Thursday, January 29, 2009

Not so pretty: New National Study on Financial Burden of Raising Children with Disabilities

What impact does having a special needs child have on a family's financial well-being? This is a frequently debated question with limited data to lead the way. However, a recent national study of the financial burdens on families raising disabled children sheds some important, and sobering, light on the subject.

"Material Hardship in U.S. Families Raising Children with Disabilities" is a study recently published in the journal Exceptional Children and written by Susan L. Parish and a few of her colleagues at the University of North Carolina -Chapel Hill School of Social Work. These researchers analyzed data from a 2002 national survey, using specific economic hardship measures to compare families with and without children with disabilities. The full study can be found via a link on Dr. Parish's web site here A summary of the research can also be found at the UNC School of Social Work Fall 2008 Contact magazine article link here. Below is the "Cliff Notes" version.

The study compared families below and above the federal poverty line (a controversial concept itself outside the parameters of this post), on these specific measures: Stability of telephone services, medical hardships, food hardships and housing hardships. The study verified what we likely already know: families at or near the poverty line who are raising disabled children face severe hardships in all these areas.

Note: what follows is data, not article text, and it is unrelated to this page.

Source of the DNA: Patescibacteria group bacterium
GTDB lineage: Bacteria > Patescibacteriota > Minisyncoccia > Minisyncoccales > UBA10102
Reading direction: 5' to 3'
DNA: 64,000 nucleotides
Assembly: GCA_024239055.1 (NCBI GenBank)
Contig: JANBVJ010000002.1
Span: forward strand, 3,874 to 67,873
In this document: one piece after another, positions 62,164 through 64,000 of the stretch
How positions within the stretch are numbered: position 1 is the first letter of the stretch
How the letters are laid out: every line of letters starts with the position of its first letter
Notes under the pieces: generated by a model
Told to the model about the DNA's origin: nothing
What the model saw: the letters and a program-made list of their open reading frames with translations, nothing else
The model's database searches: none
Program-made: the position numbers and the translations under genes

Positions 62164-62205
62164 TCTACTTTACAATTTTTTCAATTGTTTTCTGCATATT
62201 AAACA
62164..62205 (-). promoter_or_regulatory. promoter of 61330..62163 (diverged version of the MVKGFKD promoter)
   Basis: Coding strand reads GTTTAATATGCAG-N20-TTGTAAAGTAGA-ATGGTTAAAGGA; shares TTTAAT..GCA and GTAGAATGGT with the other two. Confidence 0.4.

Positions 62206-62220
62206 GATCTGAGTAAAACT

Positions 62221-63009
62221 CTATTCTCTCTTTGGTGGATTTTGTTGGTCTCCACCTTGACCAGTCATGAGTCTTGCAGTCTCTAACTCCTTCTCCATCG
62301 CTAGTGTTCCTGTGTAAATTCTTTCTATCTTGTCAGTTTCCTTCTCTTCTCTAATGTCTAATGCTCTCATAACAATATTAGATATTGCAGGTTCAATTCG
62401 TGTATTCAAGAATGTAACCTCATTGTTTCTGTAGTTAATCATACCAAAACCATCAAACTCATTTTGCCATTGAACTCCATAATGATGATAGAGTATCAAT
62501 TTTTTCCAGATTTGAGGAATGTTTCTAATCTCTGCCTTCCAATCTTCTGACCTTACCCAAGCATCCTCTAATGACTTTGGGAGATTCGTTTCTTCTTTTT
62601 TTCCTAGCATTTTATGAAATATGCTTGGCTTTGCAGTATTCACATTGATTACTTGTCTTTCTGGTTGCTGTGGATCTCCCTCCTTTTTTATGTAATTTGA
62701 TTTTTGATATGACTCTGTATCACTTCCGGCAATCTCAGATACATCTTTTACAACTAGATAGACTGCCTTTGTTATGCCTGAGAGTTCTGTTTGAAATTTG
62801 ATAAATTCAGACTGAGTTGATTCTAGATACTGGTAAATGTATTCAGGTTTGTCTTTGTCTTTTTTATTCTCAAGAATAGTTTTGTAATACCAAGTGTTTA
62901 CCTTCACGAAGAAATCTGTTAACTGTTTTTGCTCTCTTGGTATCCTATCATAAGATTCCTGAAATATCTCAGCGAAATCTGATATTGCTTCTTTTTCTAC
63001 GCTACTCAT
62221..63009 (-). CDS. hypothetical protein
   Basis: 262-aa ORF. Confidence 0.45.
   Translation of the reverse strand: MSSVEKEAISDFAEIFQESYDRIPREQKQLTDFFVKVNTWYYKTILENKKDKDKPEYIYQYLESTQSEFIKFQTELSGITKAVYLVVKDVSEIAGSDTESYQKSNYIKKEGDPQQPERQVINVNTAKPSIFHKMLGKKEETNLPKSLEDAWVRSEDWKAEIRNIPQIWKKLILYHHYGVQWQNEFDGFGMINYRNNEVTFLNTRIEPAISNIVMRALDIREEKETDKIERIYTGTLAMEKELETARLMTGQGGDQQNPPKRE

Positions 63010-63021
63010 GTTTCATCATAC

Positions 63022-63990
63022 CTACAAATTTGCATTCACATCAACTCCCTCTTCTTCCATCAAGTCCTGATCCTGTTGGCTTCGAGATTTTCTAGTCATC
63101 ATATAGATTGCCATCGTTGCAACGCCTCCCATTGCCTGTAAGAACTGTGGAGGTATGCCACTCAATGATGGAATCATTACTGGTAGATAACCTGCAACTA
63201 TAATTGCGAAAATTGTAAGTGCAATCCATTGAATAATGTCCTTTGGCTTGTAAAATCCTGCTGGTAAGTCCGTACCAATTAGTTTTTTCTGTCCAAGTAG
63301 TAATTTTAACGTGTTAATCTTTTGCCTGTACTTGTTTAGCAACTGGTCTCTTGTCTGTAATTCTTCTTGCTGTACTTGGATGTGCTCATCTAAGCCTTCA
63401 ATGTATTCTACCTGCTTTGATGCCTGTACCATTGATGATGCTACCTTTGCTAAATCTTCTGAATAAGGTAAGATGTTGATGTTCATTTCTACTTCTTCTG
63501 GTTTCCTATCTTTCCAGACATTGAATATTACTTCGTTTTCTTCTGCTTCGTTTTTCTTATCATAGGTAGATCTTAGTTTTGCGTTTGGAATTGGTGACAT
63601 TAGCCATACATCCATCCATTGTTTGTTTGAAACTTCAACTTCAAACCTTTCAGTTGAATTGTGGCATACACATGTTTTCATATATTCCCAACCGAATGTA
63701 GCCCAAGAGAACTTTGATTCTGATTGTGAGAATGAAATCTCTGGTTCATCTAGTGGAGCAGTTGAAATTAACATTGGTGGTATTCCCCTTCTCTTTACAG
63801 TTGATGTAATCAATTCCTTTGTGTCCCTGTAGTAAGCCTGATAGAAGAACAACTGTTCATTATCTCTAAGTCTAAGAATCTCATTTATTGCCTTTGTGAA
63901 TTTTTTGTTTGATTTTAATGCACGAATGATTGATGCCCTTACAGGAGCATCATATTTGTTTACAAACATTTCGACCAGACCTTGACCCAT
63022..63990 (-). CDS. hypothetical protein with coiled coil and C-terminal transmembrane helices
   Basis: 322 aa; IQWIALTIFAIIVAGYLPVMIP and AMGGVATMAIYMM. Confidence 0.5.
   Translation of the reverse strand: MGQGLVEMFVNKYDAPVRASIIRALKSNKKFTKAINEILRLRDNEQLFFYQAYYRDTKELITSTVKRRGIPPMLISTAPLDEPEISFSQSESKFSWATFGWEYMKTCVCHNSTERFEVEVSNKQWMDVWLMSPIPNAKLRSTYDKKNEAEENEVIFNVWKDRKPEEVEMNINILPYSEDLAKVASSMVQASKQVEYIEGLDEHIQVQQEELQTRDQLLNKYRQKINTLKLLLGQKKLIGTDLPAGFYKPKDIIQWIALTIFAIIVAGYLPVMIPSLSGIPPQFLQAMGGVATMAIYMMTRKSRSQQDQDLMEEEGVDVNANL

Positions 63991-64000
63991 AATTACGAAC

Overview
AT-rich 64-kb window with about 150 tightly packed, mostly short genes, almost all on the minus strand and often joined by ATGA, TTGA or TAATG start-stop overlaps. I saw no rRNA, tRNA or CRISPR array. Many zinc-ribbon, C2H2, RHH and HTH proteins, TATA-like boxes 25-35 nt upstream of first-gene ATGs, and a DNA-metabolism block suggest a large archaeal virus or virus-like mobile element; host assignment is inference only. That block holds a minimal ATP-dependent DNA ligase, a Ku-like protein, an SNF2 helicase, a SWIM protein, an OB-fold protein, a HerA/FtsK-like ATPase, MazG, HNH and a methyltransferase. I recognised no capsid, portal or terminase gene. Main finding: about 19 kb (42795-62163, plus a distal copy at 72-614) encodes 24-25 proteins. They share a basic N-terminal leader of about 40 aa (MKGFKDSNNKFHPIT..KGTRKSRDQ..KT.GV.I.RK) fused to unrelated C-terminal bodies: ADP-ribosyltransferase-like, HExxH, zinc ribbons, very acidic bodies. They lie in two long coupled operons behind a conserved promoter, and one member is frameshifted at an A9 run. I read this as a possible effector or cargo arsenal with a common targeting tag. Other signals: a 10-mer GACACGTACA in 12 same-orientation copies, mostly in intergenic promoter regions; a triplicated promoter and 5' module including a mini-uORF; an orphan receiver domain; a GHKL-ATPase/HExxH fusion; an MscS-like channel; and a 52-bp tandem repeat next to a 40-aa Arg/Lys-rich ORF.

However, the research also showed that "a substantial proportion of middle-class families raising children with disabilities experienced material hardship." (p.88). The researchers were surprised to find that many higher income families are also struggling. Such families, due to their income levels, are ineligible for assistance and support available for lower income families. Yet, they still incur extra expenses that do not burden other families with "typical" kids.

I think we know what some of these costs are - therapies ,therapies, therapies, durable equipment, special medicine, educational tools, adapting homes for special needs, medical costs. And there are also lost wages of parents who need to care for children, higher costs of recreational opportunities and child care, and more.

What does this mean? It means that many middle-class families raising children with disabilities are running out of food at the end of the month, have to choose between therapeutic interventions and paying their phone bill, must move frequently because of financial problems [and our kids need stability - ouch!], and forgo preventative health care because they can't afford it. What is so frightening is that this study was conducted BEFORE the current economic downturn.


What are the policy implications? Instead of reporting what the researchers suggest I'm asking you readers to recommend what can and should be done. My next post will discuss the journal article's policy recommendations but I'm curious about your take. Also, please share how having a child with a disability impacts your families financial well-being. I also know I left out some of the extra costs we families incur.


Anonymous said...

Thanks for posting this story!

Michelle Rogers
Director of Communications
UNC School of Social Work

Carol said...

Wow - you have a good Google Alert system, Michelle! I am actually a UNC-School of Social Work alumni and was thinking about contacting the school to let them know about my post but you beat me to it.

I also know a few DD advocates who could use this data for their advocacy at the state level; I'll make sure they get the link, too.

Anonymous said...

Interesting article....Hmmm, I don't know where to start....the list is long on the financial 'burden'.


Anonymous said...